“Or better abstract thought?  I see what you did there.  I walked right into it.  If I were two hundred generations older than you, you might have a point.  You still might have a point, even if it’s not exactly the one you were making.  Definitely something to think on.”

Frank spoke up internally.  “That makes some sense, Bob, but I’m not sure I like what you might be insinuating about how symbiotes will eventually impact humanity, thousands of years from now.  We’re more potent than any sort of tool, and self aware as well.  Do you forsee humans eventually just becoming dullards as symbiotes do more and more for you?”

I started speaking internally to Frank

“No, I doubt symbiotes will allow it to get that bad.  How interesting would life be for you if I had the IQ of a rutabega?”

“Good point.  But it’s something to consider.  I’ll raise the point with Star’s shard, Karen, Doctor Meilin, Code, Alice and a couple others when I next see them.”

Which was exactly the reaction I was hoping to get.

“Yes, Bob, I understand now.  Did you know there are several chemicals your brain releases that indicate when you feel that you’ve won, and are feeling smug about it?”

“No, I didn’t know that.”  I’d never heard Frank mention ‘smug’ being a chemically detectable state like fear or anger.

“I’ve only seen it happen once, myself.  We’ll have to wait for it to happen again before I can be really sure.”

Damn, the cheeky bastard got me.  “Frank, that hurts, and it was a damn good one!”

“Thanks.  Practice makes perfect.  We need to work on you being right more often too.”

“Ow, a double.  Enough, you win.”

I stopped talking to Frank internally and commented to Jason.  “Winning an argument with your symbiote sometimes comes at a cost payable in personal dignity.”

Frank chuckled in my head.

Jason smiled an evil grin.  “If you want to look at it from another angle, I would argue from a social standpoint kids shouldn’t have symbiotes.  Too many damn psychopaths in the world with the nuclear family breaking up, and parents afraid to let kids be kids.  Giving every kid their own invisible friend that’s actually there is going to create a whole lot of loners, or kids that understand their symbiotes better than other humans.”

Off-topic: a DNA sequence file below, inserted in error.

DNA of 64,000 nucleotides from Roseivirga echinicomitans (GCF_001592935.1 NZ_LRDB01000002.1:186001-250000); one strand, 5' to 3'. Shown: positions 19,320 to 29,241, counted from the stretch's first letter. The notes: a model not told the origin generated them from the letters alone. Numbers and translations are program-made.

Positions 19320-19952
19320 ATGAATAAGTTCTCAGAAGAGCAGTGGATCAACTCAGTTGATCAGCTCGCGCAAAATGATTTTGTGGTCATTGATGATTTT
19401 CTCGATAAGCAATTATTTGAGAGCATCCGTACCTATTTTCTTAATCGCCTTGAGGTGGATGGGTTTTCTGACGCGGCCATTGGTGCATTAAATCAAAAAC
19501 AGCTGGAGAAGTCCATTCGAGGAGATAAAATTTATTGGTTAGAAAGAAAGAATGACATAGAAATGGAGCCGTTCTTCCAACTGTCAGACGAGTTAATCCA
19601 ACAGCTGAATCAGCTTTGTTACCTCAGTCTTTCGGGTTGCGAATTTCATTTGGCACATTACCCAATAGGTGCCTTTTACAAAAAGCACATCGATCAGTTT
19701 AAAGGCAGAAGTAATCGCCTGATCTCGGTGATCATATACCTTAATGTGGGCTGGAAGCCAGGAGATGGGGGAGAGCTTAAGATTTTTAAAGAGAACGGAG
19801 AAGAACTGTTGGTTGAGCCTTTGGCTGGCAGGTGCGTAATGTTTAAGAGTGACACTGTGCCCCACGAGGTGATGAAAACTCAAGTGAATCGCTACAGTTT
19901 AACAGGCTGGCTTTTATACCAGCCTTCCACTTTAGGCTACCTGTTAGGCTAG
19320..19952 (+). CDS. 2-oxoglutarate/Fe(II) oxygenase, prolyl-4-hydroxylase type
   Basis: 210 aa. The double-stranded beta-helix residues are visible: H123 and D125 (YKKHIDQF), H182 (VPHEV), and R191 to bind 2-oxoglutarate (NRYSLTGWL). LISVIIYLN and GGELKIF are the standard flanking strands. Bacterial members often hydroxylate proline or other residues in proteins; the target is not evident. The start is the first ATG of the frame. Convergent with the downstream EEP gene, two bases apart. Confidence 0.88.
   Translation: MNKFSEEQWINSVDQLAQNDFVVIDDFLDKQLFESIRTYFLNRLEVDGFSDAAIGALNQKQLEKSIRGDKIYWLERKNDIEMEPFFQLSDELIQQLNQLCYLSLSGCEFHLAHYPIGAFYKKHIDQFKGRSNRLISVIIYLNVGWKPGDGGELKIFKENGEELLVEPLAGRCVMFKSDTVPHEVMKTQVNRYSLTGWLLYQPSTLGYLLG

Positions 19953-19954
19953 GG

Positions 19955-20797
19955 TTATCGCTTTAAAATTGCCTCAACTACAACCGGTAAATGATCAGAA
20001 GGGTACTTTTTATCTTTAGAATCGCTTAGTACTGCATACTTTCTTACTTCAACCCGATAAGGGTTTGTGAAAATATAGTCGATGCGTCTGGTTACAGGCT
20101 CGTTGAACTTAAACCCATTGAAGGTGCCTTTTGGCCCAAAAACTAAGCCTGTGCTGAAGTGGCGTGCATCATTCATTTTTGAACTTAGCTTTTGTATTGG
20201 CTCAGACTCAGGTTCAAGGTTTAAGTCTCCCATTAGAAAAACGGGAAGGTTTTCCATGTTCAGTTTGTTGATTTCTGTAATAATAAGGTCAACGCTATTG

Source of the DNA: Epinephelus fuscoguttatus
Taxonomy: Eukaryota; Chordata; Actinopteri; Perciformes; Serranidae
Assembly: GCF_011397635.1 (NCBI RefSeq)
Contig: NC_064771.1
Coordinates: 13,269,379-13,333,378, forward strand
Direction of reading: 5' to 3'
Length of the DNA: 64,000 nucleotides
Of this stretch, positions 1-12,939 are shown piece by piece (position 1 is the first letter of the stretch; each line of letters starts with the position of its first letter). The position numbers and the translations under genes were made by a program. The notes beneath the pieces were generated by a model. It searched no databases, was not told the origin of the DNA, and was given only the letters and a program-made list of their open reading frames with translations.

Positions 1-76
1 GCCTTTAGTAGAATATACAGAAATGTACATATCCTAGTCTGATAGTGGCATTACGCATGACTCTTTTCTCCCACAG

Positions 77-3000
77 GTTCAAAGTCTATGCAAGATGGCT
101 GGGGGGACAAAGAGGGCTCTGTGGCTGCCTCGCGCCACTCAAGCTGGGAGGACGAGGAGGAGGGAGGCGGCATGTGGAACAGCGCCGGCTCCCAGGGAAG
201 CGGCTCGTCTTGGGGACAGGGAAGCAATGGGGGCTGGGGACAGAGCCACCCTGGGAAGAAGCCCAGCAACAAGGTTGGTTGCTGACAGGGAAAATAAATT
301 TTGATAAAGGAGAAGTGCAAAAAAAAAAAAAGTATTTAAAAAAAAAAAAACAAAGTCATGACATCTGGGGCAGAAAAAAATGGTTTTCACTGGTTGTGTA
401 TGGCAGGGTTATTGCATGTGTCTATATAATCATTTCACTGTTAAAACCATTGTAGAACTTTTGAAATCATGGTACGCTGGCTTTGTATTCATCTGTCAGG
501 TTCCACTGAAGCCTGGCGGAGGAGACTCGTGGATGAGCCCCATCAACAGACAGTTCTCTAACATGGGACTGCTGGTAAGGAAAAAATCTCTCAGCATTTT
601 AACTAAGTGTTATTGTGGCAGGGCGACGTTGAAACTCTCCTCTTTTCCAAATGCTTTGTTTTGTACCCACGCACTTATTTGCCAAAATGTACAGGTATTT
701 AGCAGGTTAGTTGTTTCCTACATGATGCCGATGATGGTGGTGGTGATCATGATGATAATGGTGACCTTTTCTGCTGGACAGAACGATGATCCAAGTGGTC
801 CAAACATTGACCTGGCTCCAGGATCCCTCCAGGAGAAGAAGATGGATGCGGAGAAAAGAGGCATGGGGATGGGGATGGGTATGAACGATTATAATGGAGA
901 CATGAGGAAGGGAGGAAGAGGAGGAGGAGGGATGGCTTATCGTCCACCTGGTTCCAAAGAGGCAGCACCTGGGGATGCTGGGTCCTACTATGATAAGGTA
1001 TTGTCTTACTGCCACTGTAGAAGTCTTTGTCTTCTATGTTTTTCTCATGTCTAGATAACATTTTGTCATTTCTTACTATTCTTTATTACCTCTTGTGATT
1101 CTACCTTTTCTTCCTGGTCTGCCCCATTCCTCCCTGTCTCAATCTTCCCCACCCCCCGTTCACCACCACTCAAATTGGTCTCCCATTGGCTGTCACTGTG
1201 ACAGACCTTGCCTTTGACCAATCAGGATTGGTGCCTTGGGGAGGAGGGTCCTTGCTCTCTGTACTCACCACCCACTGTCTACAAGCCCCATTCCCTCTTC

“Not going there Jason.  I’ll stand up and walk away from the table now with my winnings.  The ones that Frank left me with after he razzed me just then.  I’m not stepping up to be double teamed.”

Jason grinned at me some more.  “Perhaps another time then, for that argument.”

We topped over a rise.  “Ah, there’s a lake.  Not big, but hopefully deep enough to hide us.” I said.

“[Don’t touch the water.]” Said Mouse.  He projected an image from one of the birds.  Wires leading from the lake, towards what looked to be an abandoned building.  Another of his birds was looking at a satellite dish whose transmitter was slightly higher than ambient temperature, bleeding heat into the rest of the dish from the transmitter.  His other birds carefully scouted out the area around the lake and found no signs of recent human activity, but the satellite dish told us otherwise.

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  1. underwhelmingforce

    One comment about the “more tech = less need to think” rhetoric- the human brain only has so much memory space and processing power, which will always be fully used, whatever the task. Having technology to do stuff for us just reduces the tasks we have to do, freeing up space for other things (the way I see it, at least). I can understand the worry, but think it’s unfounded.

    Sorry for the rant about my views, but this is a topic I enjoy debating.

    • Togop

      I do disagree that current technology means less need to think. After all, we have no technology that can think for us. However, with symbiotes, it’s different. They are smarter than humans, so in fact they could do all your thinking for you if necessary.

      • farmerbob1